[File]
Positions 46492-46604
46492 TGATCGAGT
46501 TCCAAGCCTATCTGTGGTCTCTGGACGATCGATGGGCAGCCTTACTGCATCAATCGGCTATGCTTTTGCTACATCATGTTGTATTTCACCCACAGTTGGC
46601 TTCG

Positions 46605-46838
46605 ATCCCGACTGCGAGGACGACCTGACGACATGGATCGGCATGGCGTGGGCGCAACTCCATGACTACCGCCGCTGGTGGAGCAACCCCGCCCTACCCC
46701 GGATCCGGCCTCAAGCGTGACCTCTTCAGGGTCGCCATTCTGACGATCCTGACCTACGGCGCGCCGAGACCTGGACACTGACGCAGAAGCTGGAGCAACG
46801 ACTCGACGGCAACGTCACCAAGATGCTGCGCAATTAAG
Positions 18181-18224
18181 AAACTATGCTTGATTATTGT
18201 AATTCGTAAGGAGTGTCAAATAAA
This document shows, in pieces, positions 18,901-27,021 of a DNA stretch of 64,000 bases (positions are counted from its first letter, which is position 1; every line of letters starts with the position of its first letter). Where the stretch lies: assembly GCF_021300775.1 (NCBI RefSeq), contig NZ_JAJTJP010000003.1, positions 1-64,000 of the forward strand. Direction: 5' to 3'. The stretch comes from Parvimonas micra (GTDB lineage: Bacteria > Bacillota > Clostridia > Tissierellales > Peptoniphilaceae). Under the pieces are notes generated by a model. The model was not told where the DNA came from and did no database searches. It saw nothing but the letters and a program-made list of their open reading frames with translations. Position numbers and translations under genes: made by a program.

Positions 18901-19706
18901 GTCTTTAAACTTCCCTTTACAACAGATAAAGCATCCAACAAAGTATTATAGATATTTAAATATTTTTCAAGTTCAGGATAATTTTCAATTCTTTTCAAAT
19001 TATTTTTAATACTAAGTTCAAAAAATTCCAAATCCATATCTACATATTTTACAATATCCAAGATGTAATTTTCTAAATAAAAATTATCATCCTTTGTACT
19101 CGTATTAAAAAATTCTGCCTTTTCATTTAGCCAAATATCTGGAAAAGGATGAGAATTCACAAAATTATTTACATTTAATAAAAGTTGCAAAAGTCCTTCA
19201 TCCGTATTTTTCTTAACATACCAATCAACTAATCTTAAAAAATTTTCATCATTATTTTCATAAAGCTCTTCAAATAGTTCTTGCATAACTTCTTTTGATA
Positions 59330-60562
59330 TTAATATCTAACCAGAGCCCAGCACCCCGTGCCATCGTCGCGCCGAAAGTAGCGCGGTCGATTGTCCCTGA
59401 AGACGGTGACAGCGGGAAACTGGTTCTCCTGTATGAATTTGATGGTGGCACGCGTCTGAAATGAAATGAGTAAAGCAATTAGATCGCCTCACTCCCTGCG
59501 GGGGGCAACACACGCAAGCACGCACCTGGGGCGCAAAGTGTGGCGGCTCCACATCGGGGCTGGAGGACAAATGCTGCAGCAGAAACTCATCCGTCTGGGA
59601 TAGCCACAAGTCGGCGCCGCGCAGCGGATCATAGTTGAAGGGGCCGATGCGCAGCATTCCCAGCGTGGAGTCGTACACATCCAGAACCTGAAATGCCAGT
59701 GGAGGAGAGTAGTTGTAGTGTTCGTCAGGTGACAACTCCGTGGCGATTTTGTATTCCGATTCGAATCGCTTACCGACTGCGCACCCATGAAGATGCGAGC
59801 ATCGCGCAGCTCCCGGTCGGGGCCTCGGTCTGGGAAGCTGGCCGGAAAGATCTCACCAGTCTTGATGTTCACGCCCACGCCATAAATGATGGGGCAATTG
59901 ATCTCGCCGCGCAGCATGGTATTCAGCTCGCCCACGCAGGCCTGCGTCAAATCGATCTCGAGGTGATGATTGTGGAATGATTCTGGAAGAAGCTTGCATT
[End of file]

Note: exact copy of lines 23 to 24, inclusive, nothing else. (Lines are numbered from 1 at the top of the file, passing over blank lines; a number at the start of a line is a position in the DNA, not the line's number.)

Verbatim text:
59701 GGAGGAGAGTAGTTGTAGTGTTCGTCAGGTGACAACTCCGTGGCGATTTTGTATTCCGATTCGAATCGCTTACCGACTGCGCACCCATGAAGATGCGAGC
59801 ATCGCGCAGCTCCCGGTCGGGGCCTCGGTCTGGGAAGCTGGCCGGAAAGATCTCACCAGTCTTGATGTTCACGCCCACGCCATAAATGATGGGGCAATTG